So where was I? Oh, yeah, my assignment. It's kind of stretching things to say that I have experience as an ESL teacher, so I've had to bring in my experience as a language student and in training other people in work procedures to round things out. And as for the section of the chapter that talks about testing students' speaking abilities.... heh, I get to ignore that entirely. So I guess, I'm managing. Still, I can't believe I'm doing homework again after almost twenty years of being out of school. What's even more hard to believe is that I'm not waiting until Sunday night to do it.

I have no mouth... 

... well, I don't need to scream, really. But I am frustrated in my attempts to post something. I formally gave up on my attempts to get my laptop online. Of course, informally, I might be at the Mall of America tomorrow and might sneak over to the Apple Store and look for a close out Airport card. Or I might just go see Star Wars while Noodles and the kids ride the rides. (Mall of America. I can't believe I'm actually going to go there. I feel so... suburban.)

Friday, June 17, 2005

Coming around the stretch 

Day six of our Sauerkraut training

Today we finished the first half of the training. All the cross-cultural stuff is now packed in the official binder. We ended up with an interesting little game where the group was split in two and each group was sent off into a separate room. Each group was taught a "culture" and then everyone took a turn going over into the other "culture" and trying to fit in. It was fascinating how we were able to adopt our own "culture" and then encounter serious frustration when attempting to cross over to the other. After the exercise, we gathered together to debrief. Each group was asked to describe the other, and surprisingly it was mostly negative. While it never got out of control, tempers and pride rose as we discussed our artificial differences. It put me in awe of those anthropologists, traders, explorers and plain ol' immigrants who actually have gone out to a people of an alien culture and attempted to interact with it without the benefit of books or training. It was a sobering and challenging experience.

Tomorrow starts the specific training for ESL, or TEFL, or whatever acronym you use to describe teaching English to someone who didn't grow up speaking it. The handful of folks who are not English teachers have received their official Sauerkraut certificates and decoder rings and will be shipping out either today or tomorrow morning.... except for me.

Technically, I'm not going overseas as an English teacher--I'm going as a child wrangler, cook and dishwasher. I'll start my official training tomorrow, since the usual kids' program isn't running. Noodles will be starting her ESL training, and I need to watch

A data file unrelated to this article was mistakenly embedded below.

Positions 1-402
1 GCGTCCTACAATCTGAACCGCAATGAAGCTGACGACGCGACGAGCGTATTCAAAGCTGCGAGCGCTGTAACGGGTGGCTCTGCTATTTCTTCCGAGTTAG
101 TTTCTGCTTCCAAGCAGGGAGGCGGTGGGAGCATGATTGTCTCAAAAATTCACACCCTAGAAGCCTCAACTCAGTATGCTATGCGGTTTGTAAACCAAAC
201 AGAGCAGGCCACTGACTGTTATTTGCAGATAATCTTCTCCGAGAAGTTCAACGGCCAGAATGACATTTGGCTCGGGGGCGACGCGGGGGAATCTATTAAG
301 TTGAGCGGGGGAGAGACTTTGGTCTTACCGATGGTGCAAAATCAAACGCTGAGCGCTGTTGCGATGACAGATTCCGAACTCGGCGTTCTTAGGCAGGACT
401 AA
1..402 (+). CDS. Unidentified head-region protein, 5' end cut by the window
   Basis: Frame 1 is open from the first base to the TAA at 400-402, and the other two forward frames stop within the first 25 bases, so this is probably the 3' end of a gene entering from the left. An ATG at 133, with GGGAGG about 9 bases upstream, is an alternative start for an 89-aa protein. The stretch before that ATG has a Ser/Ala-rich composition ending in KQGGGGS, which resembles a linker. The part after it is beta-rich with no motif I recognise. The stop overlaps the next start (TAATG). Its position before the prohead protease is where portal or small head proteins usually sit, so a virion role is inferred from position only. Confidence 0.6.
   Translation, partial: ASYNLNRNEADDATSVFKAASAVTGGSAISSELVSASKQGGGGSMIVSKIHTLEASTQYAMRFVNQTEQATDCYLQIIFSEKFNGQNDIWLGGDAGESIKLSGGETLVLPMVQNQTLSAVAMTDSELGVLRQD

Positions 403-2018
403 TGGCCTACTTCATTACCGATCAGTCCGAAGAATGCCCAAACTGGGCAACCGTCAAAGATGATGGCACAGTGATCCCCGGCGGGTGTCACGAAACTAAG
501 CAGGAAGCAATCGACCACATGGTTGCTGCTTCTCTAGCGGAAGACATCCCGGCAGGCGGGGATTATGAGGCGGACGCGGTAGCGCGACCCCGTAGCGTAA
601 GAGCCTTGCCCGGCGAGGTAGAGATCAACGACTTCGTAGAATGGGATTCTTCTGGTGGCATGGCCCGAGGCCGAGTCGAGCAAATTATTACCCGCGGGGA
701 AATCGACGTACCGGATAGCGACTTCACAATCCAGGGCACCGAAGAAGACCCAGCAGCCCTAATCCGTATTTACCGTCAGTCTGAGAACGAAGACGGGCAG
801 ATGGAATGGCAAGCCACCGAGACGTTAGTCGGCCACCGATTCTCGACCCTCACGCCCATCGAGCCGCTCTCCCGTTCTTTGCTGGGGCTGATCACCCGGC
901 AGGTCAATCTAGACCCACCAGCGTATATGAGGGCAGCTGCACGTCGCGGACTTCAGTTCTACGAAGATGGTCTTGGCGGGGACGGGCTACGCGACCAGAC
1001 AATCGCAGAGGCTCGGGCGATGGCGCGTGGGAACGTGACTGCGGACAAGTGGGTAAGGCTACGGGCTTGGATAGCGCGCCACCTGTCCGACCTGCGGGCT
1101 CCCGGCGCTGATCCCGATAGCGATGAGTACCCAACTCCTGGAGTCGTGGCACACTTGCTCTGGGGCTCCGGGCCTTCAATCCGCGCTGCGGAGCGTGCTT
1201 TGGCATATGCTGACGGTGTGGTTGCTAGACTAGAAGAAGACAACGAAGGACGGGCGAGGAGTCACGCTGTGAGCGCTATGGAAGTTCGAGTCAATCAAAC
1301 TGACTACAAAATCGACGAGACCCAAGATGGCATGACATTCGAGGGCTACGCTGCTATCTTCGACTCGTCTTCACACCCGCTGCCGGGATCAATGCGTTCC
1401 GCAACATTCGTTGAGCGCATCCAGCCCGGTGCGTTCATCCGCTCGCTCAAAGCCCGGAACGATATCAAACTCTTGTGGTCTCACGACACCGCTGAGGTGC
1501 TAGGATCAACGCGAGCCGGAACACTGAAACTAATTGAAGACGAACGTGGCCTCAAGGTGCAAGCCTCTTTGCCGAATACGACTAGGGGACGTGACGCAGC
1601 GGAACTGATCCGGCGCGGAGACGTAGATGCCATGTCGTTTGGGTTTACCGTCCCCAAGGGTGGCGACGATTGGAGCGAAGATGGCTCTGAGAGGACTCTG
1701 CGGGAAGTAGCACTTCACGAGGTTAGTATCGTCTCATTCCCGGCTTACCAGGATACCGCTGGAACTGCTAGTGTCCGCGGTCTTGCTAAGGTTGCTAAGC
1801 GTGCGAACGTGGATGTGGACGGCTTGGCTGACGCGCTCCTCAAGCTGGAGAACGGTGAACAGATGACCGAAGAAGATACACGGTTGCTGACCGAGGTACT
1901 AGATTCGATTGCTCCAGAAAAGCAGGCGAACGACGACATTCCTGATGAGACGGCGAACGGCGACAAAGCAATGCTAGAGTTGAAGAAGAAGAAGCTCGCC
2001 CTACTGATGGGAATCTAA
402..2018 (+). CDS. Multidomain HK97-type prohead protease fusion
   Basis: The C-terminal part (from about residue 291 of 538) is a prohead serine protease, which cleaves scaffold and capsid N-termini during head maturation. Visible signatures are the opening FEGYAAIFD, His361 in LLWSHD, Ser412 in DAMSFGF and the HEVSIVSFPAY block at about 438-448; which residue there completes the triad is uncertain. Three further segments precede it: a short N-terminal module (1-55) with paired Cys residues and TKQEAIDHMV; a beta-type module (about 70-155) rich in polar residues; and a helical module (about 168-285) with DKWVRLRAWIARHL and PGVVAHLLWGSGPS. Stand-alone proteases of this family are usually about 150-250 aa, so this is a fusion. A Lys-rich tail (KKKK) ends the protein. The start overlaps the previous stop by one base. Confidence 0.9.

das kinder. We'll do something fun, I'm sure. Once the kids' program resumes on Monday I have the choice of sitting in on the ESL classes or goofing off. The latter is tempting, the former seems a bit more responsible. Of course, since I'm not qualified to teach ESL in China, the courses may be as useful to me as sitting in the campus library and surfing the web all day. I'll have to think about this one. I almost wish I had known about it before hand so maybe I could have gone home early and done some painting.

Thursday, June 16, 2005

Keep on truckin' 

Day five of our Sauerkraut training

The novelty of it all is starting to fade. The morning sessions touched on relationships again, though this time the focus was more on co-workers rather than any ol' person you may encounter. In the afternoon we focused on the home office and what resources they offered to the folks working overseas. They brilliantly scheduled the least interesting topic--the corporate structure--right before the most dynamic speaker--the fundraising coach. With a loud voice and a Missouri twang, she woke us all up, got us out of our seats for some oddball "team building exercise", and then sat us back down and talked us through all her material. You probably won't be surprised to hear that the question and answer session ran over. We are talking money after all.

After supper, Noodles got a ride to a thrift store to replace our broken suitcase. I made yet another attempt to connect my laptop to the internet. This time I borrowed a phone cord and tried to dial up the university's server. I got the server to answer the phone and connect, but the username/password the guy told me to use wasn't accepted. If I had any money, I'd break down and buy an Airport card. (Not that their wireless connection is guaranteed to work.) Oh, well, at least we can check our e-mail easily enough at the library.

Wednesday, June 15, 2005


Day four of our Sauerkraut training